If you are in a situation where you are being harassed or discriminated against in the workplace, it is important to know that it is possible to sue your California employer while you are still employed. Do not think that quitting your job and getting justice are two mutually exclusive options — you can remain employed and file a suit against your employer.
Many workers who have faced discrimination or harassment at work get to a point where they have had enough. They may have formally complained to management or human resources, but have gotten nowhere. As this can be frustrating, some employees opt to take things into their own hands and hire a lawyer to sue their employer.
5 Steps for Suing Your Employer While Still Employed in California
1) Hire an Employment Attorney
The first thing that you need to do is consult with a California employment attorney who has experience handling cases like yours. Your lawyer can help you evaluate your legal options and provide you with specific advice in light of your particular circumstances.
2) Be Prepared to Be Terminated
There is no doubt that suing your employer while you are still employed is a tension-inducing situation. A lawsuit will probably make your employer upset, which could cause others to mistreat you at work or lead to you being heavily and unfairly scrutinized. You may even be illegally terminated from your position.
In California, it is illegal for an employer to fire you for suing them in good faith. Such an act is considered workplace retaliation. However, even though this is illegal, your employer may still choose to fire you for filing your suit. This is why it is important to prepare yourself mentally and emotionally for this very likely outcome.
3) Create Records
While you are still employed, take the opportunity to gather evidence that will support your claim. For instance, if you are being sexually harassed, keep a record of when the harasser approaches you or makes you feel uncomfortable.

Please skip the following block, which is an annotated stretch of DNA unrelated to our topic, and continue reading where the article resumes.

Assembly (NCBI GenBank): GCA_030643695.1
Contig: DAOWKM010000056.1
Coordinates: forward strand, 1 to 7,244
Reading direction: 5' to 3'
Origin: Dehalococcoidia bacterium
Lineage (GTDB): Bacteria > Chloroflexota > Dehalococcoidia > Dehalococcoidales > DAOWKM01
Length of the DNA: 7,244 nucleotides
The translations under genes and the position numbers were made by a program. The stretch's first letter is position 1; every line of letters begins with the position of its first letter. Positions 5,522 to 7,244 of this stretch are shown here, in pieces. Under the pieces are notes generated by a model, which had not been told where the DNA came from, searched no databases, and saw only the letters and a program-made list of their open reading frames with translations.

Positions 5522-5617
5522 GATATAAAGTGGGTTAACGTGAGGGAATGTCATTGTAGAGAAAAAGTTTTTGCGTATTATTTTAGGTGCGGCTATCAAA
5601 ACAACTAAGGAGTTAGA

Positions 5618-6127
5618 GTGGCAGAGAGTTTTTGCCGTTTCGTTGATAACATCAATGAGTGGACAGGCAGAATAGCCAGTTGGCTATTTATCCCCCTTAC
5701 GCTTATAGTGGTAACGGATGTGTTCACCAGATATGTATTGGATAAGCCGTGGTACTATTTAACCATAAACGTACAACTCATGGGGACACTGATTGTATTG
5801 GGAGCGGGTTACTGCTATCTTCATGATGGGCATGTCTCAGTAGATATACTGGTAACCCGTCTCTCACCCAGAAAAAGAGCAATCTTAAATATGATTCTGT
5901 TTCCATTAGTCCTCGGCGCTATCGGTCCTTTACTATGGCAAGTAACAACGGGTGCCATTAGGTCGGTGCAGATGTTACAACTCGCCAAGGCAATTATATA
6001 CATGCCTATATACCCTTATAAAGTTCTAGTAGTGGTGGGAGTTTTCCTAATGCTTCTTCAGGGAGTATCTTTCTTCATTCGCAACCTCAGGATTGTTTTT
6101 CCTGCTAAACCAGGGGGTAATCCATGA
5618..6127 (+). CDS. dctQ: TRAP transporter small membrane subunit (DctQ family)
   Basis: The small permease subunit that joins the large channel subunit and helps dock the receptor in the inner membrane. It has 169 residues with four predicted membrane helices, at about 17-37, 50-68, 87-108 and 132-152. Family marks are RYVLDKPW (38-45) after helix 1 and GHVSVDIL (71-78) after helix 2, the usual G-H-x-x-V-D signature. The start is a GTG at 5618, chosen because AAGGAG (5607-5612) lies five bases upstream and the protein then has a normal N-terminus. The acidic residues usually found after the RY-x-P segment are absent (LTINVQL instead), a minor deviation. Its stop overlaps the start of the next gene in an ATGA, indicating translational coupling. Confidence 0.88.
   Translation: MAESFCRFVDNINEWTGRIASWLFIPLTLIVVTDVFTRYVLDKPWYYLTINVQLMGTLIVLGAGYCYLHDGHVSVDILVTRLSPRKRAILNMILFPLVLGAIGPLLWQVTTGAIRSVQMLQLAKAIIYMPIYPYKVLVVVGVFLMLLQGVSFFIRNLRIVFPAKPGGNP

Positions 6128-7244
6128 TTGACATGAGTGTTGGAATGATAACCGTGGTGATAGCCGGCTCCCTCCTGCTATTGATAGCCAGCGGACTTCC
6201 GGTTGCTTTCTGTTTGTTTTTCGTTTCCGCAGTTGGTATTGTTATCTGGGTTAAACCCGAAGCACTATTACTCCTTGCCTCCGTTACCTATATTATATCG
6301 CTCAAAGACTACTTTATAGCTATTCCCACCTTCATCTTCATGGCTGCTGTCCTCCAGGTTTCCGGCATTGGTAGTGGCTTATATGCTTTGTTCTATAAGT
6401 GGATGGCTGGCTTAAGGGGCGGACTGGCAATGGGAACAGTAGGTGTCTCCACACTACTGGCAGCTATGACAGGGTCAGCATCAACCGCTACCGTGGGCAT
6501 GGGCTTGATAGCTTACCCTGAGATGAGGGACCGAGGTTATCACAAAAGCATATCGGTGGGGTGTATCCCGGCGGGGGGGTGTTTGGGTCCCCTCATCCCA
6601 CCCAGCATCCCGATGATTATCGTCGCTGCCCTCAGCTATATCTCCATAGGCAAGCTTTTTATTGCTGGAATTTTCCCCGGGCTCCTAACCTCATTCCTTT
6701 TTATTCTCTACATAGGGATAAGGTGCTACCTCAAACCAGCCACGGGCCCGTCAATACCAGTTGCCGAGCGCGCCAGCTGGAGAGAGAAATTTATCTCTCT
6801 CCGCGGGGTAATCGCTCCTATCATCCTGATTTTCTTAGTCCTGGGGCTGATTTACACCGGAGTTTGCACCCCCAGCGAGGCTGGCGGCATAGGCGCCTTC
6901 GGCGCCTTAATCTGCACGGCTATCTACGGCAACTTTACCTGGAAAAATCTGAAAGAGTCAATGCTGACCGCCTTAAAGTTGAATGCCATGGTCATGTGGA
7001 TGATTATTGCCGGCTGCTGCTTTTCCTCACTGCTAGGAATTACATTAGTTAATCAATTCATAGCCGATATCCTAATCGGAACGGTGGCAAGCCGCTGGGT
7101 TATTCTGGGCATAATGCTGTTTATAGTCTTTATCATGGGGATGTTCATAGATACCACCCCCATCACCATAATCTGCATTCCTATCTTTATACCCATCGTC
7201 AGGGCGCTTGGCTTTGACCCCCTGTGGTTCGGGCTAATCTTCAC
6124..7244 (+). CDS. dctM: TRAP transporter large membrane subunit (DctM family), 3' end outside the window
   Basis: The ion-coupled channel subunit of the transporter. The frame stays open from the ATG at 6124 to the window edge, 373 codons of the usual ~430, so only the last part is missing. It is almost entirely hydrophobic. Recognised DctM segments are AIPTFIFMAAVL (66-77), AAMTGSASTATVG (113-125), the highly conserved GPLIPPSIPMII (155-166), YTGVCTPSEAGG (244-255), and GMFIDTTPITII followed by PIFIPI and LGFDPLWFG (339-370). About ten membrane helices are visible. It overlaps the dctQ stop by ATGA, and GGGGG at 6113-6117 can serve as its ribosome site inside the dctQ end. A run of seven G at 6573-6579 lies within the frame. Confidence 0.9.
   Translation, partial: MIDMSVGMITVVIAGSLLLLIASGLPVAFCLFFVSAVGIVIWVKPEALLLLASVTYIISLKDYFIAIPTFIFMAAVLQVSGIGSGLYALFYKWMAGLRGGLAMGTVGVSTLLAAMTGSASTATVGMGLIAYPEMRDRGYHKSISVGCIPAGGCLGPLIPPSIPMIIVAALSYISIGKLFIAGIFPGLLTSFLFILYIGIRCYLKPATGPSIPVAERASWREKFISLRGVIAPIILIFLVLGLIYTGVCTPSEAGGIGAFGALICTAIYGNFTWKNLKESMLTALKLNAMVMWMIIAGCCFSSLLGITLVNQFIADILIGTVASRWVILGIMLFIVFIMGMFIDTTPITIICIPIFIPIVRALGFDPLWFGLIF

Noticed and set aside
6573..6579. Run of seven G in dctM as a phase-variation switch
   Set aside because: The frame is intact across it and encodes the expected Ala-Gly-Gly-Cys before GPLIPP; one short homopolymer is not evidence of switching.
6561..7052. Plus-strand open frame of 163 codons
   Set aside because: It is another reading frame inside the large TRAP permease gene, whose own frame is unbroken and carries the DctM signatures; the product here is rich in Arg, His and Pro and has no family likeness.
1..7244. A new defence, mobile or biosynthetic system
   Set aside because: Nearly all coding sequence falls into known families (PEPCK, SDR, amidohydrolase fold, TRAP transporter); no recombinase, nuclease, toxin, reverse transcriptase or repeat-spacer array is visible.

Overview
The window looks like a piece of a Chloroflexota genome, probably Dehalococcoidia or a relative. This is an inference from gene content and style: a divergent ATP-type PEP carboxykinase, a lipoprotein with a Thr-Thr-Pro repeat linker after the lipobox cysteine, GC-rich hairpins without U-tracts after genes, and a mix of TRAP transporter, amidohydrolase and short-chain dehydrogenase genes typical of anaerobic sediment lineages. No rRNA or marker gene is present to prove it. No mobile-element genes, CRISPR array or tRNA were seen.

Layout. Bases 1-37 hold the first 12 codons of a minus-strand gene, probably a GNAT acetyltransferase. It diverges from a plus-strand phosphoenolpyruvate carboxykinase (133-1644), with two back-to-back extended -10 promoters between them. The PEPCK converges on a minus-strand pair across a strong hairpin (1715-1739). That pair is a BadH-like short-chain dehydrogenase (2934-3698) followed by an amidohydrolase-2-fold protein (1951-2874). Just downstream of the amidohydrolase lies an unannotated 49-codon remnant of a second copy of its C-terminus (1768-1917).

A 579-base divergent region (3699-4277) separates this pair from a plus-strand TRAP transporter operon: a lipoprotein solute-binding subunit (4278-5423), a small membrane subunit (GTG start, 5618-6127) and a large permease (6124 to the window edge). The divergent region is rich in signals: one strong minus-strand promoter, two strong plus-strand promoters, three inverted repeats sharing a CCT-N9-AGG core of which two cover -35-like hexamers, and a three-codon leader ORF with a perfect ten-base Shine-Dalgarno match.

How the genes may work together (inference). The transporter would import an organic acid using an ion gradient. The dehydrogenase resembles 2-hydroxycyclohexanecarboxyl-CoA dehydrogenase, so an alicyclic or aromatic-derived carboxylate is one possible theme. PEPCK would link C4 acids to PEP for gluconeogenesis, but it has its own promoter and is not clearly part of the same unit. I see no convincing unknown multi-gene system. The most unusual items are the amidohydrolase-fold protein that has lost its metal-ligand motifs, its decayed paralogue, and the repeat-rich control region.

Keep track of:
- When the harassment happens
- What the harassment was (i.e., inappropriate talk in the office, unwanted touching, etc.)
- What actions you took (i.e., asked the offender to stop or reporting the harassment to a supervisor)
- What happened as a result of your actions
4) Prepare and Submit a Formal Written Complaint
Put your complaint into writing, make a copy for yourself, and then turn in your written complaint in accordance with company policy. Make sure you keep track of when you filed the complaint, and how long it took for someone to respond to your complaint. You should also record what the response to your complaint was. Many times, workers will phone-in a complaint to human resources, and no record is ever made, which makes it difficult to prove later.
5) Get Contact Information for Potential Witnesses
Take some time to see if anyone would be willing to be a witness in your case. You probably have a good idea of who you can trust in your workplace, and you can ask these co-workers to testify for you. Collect the names and contact information for any potential witnesses, because you may have difficulty tracking them down if you are terminated.
California employees should never be harassed or discriminated against in the workplace, and it is illegal to terminate workers in retaliation for filing a lawsuit against an employer. If you need to sue the company you work for, let us help you fight for your rights. Feel free to contact one of our experienced employment discrimination and harassment lawyers at Hennig Ruiz today for a free consultation about your situation.